But it is tough staying up-to-date on several vastly different areas of law, he added. His wife said that the 67-year-old McQuade still brings “his books home” at night from work. McQuade was raised in Swanton, population 3,300, graduated from Swanton High School, and married his high school sweetheart shortly after law school graduation. He attended Loyola University as an undergraduate and majored in political science and history. Gloria McQuade recently retired after teaching social studies at Swanton Junior High School for 23 years.

McQuade said that he never expected not to go to law school, and he never expected to go anywhere else than his father’s firm to practice. McQuade’s father stayed at the firm until he became a probate judge in Fulton County, Ohio. McQuade’s brother, Richard McQuade, also worked at the firm before becoming a common pleas court judge in Swanton and later a federal district court judge in Toledo.

McQuade’s children, two of whom are attorneys, probably are not heading back to Swanton, McQuade said. “It’s not that way anymore,” he said. “More of the youth are moving to the cities. It just seems like there is a real draw on people not coming back to our small areas. My kids all have settled down and have families in other cities.”

McQuade’s son, Chad McQuade ’02, currently works at the McTigue Financial Group in Chicago. McQuade’s daughter, Shannon Lafkas, graduated from the University of Toledo College of Law and resides in Cincinnati. Timothy McQuade is a school psychologist in Bryan, Ohio, and Corey McQuade lives in Chicago and also works at McTigue Financial, managing the Oak Brook office.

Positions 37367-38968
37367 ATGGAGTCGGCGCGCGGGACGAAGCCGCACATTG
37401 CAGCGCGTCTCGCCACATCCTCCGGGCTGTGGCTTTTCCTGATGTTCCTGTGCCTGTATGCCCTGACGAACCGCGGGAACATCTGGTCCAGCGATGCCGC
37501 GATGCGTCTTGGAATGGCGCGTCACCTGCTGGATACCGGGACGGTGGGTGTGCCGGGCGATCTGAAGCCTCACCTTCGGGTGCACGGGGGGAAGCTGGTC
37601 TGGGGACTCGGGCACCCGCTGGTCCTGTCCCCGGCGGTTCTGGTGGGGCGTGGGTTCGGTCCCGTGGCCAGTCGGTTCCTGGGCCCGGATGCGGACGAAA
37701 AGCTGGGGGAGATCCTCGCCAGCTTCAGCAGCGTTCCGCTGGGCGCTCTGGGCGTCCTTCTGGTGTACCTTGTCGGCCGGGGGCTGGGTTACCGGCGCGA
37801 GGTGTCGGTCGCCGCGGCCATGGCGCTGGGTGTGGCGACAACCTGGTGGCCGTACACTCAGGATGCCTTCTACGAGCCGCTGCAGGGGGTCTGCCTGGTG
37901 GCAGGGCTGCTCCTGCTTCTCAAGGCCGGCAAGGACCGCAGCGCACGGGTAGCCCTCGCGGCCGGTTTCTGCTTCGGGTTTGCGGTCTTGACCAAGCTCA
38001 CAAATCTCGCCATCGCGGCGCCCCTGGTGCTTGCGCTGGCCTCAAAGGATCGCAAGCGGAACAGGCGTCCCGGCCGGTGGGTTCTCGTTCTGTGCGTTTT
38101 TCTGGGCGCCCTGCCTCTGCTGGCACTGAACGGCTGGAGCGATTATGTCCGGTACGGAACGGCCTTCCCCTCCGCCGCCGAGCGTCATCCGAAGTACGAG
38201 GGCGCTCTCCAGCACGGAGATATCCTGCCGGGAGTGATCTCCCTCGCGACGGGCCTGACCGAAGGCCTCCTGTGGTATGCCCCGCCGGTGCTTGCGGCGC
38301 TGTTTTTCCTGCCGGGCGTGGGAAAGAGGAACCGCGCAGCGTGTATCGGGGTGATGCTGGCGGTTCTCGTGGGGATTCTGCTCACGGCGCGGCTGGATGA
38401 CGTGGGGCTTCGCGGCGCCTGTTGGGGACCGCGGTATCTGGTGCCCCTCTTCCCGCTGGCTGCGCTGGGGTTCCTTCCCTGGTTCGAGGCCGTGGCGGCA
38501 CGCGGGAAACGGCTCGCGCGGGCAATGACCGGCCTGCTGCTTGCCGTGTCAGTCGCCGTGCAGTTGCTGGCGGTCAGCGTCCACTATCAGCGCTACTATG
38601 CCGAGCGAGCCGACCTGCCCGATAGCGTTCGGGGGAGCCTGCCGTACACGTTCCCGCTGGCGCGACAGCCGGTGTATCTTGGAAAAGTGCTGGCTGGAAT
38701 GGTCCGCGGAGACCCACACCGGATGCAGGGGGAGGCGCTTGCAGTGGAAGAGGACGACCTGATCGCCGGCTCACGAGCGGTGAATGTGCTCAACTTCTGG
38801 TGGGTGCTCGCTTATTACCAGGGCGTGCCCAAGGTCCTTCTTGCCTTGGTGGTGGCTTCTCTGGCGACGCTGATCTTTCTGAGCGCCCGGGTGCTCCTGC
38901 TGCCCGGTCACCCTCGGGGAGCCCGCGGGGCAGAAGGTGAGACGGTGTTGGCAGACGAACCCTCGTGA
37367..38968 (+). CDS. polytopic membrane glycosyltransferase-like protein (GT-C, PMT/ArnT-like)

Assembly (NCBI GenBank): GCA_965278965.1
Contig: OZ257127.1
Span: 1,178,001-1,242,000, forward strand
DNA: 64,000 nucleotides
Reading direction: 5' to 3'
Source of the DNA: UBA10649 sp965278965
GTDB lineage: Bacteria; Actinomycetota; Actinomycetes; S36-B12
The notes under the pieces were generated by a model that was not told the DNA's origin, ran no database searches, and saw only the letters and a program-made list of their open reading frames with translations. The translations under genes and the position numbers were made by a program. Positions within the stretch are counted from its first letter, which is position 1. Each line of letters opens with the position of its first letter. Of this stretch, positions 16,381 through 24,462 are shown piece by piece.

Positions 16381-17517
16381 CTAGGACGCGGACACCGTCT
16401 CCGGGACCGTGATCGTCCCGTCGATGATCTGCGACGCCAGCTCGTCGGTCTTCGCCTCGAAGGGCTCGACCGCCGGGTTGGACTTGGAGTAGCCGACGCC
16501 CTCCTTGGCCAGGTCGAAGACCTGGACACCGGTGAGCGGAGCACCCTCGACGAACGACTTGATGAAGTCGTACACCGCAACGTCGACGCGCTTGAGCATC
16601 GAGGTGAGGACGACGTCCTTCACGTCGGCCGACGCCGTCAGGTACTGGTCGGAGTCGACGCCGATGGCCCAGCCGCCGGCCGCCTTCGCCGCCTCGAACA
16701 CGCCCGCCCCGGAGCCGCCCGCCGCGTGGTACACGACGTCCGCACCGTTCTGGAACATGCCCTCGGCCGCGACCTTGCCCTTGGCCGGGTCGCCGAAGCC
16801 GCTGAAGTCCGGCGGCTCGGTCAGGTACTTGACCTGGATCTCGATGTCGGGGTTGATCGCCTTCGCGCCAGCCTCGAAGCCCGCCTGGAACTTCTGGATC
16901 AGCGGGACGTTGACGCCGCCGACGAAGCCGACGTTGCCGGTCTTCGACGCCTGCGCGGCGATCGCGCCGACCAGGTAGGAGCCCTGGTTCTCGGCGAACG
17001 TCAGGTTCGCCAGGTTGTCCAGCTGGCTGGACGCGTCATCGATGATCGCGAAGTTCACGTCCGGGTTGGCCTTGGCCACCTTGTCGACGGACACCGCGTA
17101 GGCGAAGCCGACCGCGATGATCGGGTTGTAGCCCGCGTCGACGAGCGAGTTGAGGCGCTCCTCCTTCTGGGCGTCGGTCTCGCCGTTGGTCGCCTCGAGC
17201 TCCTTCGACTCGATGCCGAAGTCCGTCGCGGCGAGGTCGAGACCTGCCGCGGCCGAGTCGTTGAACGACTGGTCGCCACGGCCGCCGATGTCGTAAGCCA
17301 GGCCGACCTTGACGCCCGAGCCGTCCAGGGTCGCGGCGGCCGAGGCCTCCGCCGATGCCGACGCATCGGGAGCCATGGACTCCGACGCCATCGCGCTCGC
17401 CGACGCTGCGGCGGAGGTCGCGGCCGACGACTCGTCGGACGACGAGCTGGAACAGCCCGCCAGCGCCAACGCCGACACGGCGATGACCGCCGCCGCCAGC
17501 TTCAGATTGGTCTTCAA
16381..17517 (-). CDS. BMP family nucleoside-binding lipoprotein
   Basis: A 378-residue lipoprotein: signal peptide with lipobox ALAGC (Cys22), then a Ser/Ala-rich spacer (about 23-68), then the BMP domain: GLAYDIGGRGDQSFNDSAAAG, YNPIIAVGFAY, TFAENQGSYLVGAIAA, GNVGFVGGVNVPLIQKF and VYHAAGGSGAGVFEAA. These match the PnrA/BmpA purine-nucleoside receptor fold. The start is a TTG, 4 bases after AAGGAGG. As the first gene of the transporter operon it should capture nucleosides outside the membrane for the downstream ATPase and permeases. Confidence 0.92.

McQuade and his family endowed a scholarship in 2007 at Moritz that will be awarded to students on a need-based basis.

“The law school is responsible for a lot of where I am today,” he said. “This was just a way to give back.”

McQuade can still talk vividly about his time in law school, where he was overly involved. McQuade was the vice president of the Student Bar Association and the chairman of the Student Law Day Committee. As chairman, McQuade was responsible for running the College’s 75th Anniversary Celebration in 1967. Speakers at the celebration included several dignitaries, including U.S. Supreme Court Justice Abraham Fortas.

McQuade said that he still has the opportunity to work on cases with a few of his classmates from the class of 1967 who are practicing law throughout Ohio. And he remembers some of his favorite classes, including a Torts course and a “great Contracts course” from the late Bob Nordstrom. “He made you work so hard and think in a totally different manner. That class taught me a great deal.”

The plethora of courses he took in law school still helps him in the day-to-day issues that arise in a small-firm practice, he said.

“We can still help people around here with legal services at reasonable costs,” he said. “We never get to see the same thing twice.”

When he’s not at the law firm, McQuade admitted that he “doesn’t have a lot of hobbies.” But it’s obvious that much of his time is spent traveling to see his 10 grandchildren in northwest Ohio, Cincinnati, and Chicago. At least once a year, the entire family tries to make it to a Buckeye football game in Columbus.

“We’ve been coming since the kids were old enough to,” he said. “When they are able to get free it is something that we really enjoy doing.”